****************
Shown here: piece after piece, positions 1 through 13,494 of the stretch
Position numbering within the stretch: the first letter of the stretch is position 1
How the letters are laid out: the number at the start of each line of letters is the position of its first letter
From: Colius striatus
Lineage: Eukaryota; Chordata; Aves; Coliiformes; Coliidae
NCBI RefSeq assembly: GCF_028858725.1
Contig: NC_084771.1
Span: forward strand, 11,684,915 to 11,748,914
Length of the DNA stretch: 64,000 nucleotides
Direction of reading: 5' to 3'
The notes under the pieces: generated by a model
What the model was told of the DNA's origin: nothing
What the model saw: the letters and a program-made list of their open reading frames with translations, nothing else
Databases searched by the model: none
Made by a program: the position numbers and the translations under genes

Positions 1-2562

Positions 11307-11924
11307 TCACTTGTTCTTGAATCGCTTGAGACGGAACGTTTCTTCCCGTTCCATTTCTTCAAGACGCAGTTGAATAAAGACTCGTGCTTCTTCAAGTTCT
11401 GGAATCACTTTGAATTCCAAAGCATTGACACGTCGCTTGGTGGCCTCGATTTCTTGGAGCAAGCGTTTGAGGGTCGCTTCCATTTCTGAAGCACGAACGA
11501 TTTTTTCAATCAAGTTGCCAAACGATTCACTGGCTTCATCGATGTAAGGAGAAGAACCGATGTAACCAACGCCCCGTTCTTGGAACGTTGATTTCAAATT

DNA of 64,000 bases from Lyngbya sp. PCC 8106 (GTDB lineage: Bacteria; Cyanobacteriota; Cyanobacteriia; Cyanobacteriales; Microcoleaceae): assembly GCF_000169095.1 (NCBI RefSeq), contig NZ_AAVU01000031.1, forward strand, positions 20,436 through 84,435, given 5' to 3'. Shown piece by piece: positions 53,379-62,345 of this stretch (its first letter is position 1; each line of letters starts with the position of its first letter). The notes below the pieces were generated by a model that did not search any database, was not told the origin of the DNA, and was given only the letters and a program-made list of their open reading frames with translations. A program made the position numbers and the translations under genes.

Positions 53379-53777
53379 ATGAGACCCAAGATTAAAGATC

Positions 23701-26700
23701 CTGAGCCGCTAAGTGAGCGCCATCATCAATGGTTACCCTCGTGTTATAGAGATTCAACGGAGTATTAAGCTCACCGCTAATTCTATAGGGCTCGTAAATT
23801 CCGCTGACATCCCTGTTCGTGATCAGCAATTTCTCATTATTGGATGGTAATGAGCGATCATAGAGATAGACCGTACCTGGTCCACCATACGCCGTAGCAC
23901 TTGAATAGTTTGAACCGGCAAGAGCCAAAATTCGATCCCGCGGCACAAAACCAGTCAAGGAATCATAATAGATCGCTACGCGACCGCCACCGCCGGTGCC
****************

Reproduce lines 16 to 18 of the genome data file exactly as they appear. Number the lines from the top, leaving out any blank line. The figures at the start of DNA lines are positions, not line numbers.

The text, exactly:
Positions 1-2562

Positions 11307-11924
11307 TCACTTGTTCTTGAATCGCTTGAGACGGAACGTTTCTTCCCGTTCCATTTCTTCAAGACGCAGTTGAATAAAGACTCGTGCTTCTTCAAGTTCT